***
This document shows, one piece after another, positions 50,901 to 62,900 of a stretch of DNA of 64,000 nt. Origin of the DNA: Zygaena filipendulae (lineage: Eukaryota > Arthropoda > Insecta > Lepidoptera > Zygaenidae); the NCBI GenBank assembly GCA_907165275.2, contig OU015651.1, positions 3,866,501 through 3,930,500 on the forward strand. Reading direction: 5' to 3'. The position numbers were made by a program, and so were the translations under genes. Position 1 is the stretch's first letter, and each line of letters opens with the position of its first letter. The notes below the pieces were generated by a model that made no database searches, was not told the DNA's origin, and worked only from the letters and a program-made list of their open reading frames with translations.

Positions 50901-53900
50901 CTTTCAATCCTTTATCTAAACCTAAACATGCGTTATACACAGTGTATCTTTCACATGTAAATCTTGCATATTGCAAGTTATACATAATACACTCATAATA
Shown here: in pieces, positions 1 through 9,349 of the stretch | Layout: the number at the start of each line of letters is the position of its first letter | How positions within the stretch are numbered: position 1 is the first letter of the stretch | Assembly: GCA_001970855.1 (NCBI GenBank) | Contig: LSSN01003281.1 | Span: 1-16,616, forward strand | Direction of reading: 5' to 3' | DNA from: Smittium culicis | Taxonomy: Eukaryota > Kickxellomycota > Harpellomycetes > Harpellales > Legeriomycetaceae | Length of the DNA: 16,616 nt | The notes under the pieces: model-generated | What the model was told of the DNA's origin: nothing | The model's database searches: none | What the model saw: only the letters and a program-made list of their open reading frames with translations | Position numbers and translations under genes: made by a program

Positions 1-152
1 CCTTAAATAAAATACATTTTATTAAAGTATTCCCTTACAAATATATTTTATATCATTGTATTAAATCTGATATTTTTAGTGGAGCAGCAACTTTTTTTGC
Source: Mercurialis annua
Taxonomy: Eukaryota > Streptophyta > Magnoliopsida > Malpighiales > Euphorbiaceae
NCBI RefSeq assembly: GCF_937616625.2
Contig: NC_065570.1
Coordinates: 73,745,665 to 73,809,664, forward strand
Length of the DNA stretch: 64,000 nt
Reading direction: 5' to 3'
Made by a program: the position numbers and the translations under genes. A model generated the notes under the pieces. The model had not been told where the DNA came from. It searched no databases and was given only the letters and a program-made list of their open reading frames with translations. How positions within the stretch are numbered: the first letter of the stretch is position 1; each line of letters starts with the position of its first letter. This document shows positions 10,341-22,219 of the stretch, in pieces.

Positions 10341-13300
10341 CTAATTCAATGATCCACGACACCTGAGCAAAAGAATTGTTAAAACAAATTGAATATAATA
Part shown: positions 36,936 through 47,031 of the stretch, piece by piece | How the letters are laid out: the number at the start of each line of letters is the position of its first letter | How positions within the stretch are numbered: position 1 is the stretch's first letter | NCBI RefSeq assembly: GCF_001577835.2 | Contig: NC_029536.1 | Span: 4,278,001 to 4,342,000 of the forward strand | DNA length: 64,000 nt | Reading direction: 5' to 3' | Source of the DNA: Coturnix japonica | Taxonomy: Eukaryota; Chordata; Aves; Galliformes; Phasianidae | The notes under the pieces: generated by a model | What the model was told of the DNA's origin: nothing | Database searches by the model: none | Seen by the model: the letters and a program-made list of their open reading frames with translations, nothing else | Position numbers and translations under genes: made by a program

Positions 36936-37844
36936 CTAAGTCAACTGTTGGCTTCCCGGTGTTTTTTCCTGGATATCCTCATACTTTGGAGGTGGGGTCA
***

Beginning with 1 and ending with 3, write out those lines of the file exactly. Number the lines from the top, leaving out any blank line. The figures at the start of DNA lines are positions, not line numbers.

This document shows, one piece after another, positions 50,901 to 62,900 of a stretch of DNA of 64,000 nt. Origin of the DNA: Zygaena filipendulae (lineage: Eukaryota > Arthropoda > Insecta > Lepidoptera > Zygaenidae); the NCBI GenBank assembly GCA_907165275.2, contig OU015651.1, positions 3,866,501 through 3,930,500 on the forward strand. Reading direction: 5' to 3'. The position numbers were made by a program, and so were the translations under genes. Position 1 is the stretch's first letter, and each line of letters opens with the position of its first letter. The notes below the pieces were generated by a model that made no database searches, was not told the DNA's origin, and worked only from the letters and a program-made list of their open reading frames with translations.

Positions 50901-53900
50901 CTTTCAATCCTTTATCTAAACCTAAACATGCGTTATACACAGTGTATCTTTCACATGTAAATCTTGCATATTGCAAGTTATACATAATACACTCATAATA